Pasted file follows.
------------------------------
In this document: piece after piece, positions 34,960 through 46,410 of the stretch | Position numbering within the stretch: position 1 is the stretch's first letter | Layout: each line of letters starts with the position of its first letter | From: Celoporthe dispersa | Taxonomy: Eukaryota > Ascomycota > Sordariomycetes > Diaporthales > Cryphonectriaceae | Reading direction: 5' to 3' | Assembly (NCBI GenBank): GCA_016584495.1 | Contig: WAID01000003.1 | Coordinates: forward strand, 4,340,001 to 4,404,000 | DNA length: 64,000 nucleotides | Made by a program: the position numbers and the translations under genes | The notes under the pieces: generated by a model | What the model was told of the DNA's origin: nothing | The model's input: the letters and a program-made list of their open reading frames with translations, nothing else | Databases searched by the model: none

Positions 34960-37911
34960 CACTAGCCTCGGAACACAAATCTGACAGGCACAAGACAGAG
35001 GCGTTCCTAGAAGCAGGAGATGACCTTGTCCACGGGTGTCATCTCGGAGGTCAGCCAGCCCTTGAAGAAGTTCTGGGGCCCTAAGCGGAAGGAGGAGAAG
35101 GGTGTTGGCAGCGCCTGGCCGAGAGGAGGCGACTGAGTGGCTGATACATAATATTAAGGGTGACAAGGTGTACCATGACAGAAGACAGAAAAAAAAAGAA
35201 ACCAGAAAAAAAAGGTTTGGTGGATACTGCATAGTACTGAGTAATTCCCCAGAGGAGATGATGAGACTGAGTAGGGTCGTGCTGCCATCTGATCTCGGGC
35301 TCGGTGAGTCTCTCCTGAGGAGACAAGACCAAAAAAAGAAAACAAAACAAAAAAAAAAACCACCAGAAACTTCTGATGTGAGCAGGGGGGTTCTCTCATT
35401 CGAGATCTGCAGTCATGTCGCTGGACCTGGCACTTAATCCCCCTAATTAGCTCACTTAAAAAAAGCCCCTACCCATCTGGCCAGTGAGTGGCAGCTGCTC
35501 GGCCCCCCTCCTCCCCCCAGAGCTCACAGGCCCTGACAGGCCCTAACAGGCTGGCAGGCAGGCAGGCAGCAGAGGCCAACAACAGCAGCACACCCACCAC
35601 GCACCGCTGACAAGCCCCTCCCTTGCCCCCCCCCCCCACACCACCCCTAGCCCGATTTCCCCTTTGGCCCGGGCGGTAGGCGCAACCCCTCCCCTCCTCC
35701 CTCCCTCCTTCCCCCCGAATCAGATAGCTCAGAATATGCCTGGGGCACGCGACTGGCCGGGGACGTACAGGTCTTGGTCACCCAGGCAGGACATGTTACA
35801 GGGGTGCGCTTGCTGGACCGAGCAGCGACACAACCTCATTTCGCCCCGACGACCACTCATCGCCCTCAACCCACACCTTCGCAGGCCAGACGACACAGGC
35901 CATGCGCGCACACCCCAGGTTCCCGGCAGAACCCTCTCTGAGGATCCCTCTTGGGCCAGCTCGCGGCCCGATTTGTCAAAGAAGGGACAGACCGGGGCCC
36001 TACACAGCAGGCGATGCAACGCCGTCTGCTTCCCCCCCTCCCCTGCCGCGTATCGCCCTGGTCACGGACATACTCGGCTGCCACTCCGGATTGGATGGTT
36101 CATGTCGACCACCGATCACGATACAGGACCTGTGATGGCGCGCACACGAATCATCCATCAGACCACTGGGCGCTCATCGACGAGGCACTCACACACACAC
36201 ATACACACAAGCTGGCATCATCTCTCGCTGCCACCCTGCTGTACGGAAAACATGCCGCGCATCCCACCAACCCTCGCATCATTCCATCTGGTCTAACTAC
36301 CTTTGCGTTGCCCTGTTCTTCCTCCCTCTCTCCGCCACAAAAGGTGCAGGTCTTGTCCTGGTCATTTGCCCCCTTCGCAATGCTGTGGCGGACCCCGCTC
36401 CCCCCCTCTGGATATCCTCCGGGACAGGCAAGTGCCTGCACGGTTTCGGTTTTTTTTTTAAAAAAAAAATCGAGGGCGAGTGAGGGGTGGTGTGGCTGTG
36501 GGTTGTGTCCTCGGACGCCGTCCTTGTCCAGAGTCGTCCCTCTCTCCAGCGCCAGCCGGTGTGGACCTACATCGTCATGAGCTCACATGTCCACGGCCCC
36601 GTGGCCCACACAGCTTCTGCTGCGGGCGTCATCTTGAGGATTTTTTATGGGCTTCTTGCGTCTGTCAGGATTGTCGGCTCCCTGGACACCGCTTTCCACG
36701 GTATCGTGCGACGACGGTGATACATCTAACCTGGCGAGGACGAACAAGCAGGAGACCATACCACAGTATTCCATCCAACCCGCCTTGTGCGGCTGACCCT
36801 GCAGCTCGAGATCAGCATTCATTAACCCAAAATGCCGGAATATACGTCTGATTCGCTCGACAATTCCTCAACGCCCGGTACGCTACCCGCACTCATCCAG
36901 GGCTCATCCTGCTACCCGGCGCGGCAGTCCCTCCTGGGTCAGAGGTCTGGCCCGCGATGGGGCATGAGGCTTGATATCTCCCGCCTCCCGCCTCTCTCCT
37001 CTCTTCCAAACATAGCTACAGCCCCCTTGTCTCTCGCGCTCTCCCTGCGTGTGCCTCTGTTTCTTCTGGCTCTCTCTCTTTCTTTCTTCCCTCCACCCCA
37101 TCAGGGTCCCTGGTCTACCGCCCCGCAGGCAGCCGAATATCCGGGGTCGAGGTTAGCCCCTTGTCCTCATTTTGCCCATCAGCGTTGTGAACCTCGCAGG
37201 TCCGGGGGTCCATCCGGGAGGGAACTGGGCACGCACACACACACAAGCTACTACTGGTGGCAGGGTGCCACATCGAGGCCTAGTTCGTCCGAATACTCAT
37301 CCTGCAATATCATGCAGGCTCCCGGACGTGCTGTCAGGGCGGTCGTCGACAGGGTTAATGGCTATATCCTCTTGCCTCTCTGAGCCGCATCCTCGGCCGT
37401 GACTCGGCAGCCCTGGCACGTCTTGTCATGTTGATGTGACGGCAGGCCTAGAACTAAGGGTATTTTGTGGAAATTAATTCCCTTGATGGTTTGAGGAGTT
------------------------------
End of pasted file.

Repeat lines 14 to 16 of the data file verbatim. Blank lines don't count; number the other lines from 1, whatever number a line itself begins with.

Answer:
36001 TACACAGCAGGCGATGCAACGCCGTCTGCTTCCCCCCCTCCCCTGCCGCGTATCGCCCTGGTCACGGACATACTCGGCTGCCACTCCGGATTGGATGGTT
36101 CATGTCGACCACCGATCACGATACAGGACCTGTGATGGCGCGCACACGAATCATCCATCAGACCACTGGGCGCTCATCGACGAGGCACTCACACACACAC
36201 ATACACACAAGCTGGCATCATCTCTCGCTGCCACCCTGCTGTACGGAAAACATGCCGCGCATCCCACCAACCCTCGCATCATTCCATCTGGTCTAACTAC